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Included with paid museum admission; free for members
In honor of his hundredth birthday, MIM is commemorating one of the most accomplished and versatile American musicians and composers: Leonard Bernstein! Join us for an exciting look into “Lenny’s” life through performances of his music, talks, workshops, film screenings, and more.
In conjunction with Leonard Bernstein at 100
Sponsored by Phoenix Councilwoman Kate Gallego and her parents, Julie Neerken and James Widland, and Online Trading Academy
Gifts Available for Purchase
9:00 a.m.–5:00 p.m.
Bernstein fans, rejoice! The Museum Store will offer journals and clocks made with vintage vinyl LPs of Bernstein’s recordings, as well as new books and remastered CDs and LPs commemorating the maestro’s centennial.
Craft: Conductor’s Baton
9:30 a.m.–4:00 p.m.
The conductor’s baton is an instrument unique to the musical world. While it makes no sound itself, it has the power to stir a hundred-piece orchestra into a brilliant swell of movement and music when wielded with energy and passion. Come make your own baton and then learn to use it at the conducting workshop in the afternoon.
9:30 a.m.–4:00 p.m.
Have your photo taken with fun costumes and props at MIM’s custom photo booth, and instantly get your own copy to take home as a souvenir!
Film Screening: West Side Story
10:15 a.m.–12:45 p.m. (Saturday)
Don’t miss the chance to hear Bernstein’s landmark musical score for West Side Story, and see the iconic film based on the book by Arthur Laurents and inspired by Shakespeare’s Romeo and Juliet on the big screen. Bernstein’s score for this film blended genres and helped bridge the gap between classical and popular music. The original 1957 Broadway production was nominated for six Tony Awards, and the 1961 film adaptation won ten Academy Awards, including Best Picture. Join us for a screening of this momentous film in the MIM Music Theater.
Screening: Young People’s Concerts
10:15 a.m.–11:15 p.m. (Sunday)
Drop by the MIM Music Theater to catch an episode of the most influential series of music appreciation programs ever produced for television. The Young People’s Concerts at the New York Philharmonic are the longest-running series of family concerts of classical music in the world. Shortly after his tenure began as principal conductor of the New York Philharmonic, Bernstein began his series of fifty-three televised Young People’s Concerts for CBS, which played a key role in his journey to becoming an American musical luminary. Join us for a screening of the fifty-second episode, “Liszt and the Devil,” in which Bernstein discusses composer Franz Listz and his Faust Symphony.
Special Lunch Menu Available for Purchase
11:30 a.m.–2:30 p.m.
Enjoy a special menu at Café Allegro highlighting New York flavors that were popular during Bernstein’s time with the New York Philharmonic, including dishes such as “Fancy Free” French onion soup and “New York, New York” cheesecake.
Pop-Up Musical Performances
12:30, 1:45, and 3:30 p.m. (Saturday)
12:30, 1:45, 2:30, and 3:30 p.m. (Sunday)
Bernstein’s music comes to life at MIM! Throughout the weekend, enjoy several short, fifteen-minute performances of the maestro’s compositions for voice and piano by talented local musicians.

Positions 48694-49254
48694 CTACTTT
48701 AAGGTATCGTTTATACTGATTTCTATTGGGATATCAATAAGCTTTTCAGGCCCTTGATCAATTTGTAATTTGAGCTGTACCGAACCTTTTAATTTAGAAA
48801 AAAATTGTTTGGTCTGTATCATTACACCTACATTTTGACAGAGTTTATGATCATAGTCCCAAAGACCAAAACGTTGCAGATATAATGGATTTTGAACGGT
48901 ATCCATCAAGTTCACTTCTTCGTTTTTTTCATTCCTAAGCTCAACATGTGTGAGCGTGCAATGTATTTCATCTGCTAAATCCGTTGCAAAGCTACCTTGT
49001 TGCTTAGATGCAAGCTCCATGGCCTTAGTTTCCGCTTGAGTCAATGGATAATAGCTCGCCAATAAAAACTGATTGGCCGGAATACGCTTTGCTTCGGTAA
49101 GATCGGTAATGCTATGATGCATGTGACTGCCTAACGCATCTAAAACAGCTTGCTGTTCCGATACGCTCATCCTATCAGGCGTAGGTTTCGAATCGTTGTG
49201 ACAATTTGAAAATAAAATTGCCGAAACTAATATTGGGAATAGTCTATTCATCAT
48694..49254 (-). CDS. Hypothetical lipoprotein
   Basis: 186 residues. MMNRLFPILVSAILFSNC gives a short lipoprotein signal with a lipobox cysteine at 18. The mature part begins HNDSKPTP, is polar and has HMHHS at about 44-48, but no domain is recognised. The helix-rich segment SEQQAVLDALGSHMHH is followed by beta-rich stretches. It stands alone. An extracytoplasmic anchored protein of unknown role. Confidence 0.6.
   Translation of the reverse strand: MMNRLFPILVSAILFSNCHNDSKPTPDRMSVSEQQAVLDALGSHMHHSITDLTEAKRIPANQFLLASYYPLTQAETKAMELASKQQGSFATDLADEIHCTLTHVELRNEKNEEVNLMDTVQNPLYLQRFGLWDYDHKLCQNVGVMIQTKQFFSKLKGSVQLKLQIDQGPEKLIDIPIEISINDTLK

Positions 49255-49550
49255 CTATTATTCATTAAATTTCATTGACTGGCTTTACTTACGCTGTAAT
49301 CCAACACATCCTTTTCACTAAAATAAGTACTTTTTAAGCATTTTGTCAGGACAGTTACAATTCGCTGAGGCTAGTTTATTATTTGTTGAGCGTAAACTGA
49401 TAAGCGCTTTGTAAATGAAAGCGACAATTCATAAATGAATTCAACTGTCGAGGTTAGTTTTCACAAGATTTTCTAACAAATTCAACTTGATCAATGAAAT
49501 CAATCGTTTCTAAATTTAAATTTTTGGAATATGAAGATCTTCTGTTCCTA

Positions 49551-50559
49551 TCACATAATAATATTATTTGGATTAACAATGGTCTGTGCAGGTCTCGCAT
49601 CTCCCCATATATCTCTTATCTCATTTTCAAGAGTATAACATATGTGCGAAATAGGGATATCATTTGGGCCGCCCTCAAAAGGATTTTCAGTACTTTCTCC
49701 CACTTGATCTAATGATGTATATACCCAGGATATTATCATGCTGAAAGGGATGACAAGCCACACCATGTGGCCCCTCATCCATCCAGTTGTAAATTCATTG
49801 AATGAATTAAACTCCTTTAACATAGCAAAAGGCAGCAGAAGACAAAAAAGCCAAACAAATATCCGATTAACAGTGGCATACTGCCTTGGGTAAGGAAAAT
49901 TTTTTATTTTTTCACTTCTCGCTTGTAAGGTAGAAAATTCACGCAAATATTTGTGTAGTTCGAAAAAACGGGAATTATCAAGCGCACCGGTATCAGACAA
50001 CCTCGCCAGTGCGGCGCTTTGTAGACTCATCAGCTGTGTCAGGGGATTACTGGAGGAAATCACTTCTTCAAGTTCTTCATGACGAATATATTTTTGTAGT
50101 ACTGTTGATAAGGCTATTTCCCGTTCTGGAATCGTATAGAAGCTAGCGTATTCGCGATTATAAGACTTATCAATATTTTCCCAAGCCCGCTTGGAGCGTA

Dr. Lauren Berman and Juliana Witt will celebrate Bernstein through performances of both his iconic and lesser-known compositions, including “Glitter and Be Gay” from Candide (1956), and pieces from his song-cycle I Hate Music! (1943). Dr. Berman is a classically trained vocalist who has performed throughout the state and with various performing arts organizations, such as Resonanz Opera, Mesa Encore Theatre, and Arizona Opera. Juliana Witt, founder of the Teaching Artist Collective of Arizona and head of Piano Studies at Arizona Christian University, has given workshops all over the United States and Europe. Don’t miss the chance to hear these two talented local artists perform.
Josef Tapia is an accomplished pianist, both as soloist and as chamber musician. He has performed with major orchestras across the country, including the Phoenix Symphony, and in prestigious concert halls, such as the Kennedy Center with the Washington Ballet. Stop by El Río to hear Tapia’s masterful rendition of Bernstein’s Four Anniversaries (1948) to celebrate the composition’s own seventieth anniversary.
Dr. Jason Caslor is an assistant professor of music and associate director of bands and orchestras at Arizona State University (ASU). Join Dr. Caslor in this interactive session to trace Leonard Bernstein’s extraordinary work on the podium and learn the basics of conducting.
Scholar Talk: “The Jewish Music of Leonard Bernstein”
2:30–3:30 p.m. (Saturday)
11:30 a.m.–12:30 p.m. (Sunday)
Throughout his entire composing career, Leonard Bernstein steadily produced several Jewish-inspired works. Judaism always permeated his life and work, and he even wrote music for the Shabbat service. However, his connection with Israel started before the foundation of the Israeli state, when he conducted his first concert with the Israel Philharmonic Orchestra in 1947 (the orchestra was still called the Palestine Philharmonic Orchestra). From that time on, he conducted the orchestra yearly until his death in 1990.
Join Flávio Chamis, generous lender of the Bernstein objects in MIM’s Artist Gallery, for this unique presentation of archival footage, images, and personal stories related to the maestro and his Jewish works. Bernstein’s former conducting assistant and longtime personal friend, Chamis studied music at the Tel Aviv University and earned an orchestral conducting degree from Detmold Music Academy in Germany. He served as principal conductor of a Brazilian orchestra, and his CD Especiaria was nominated for a 2007 Latin Grammy Award.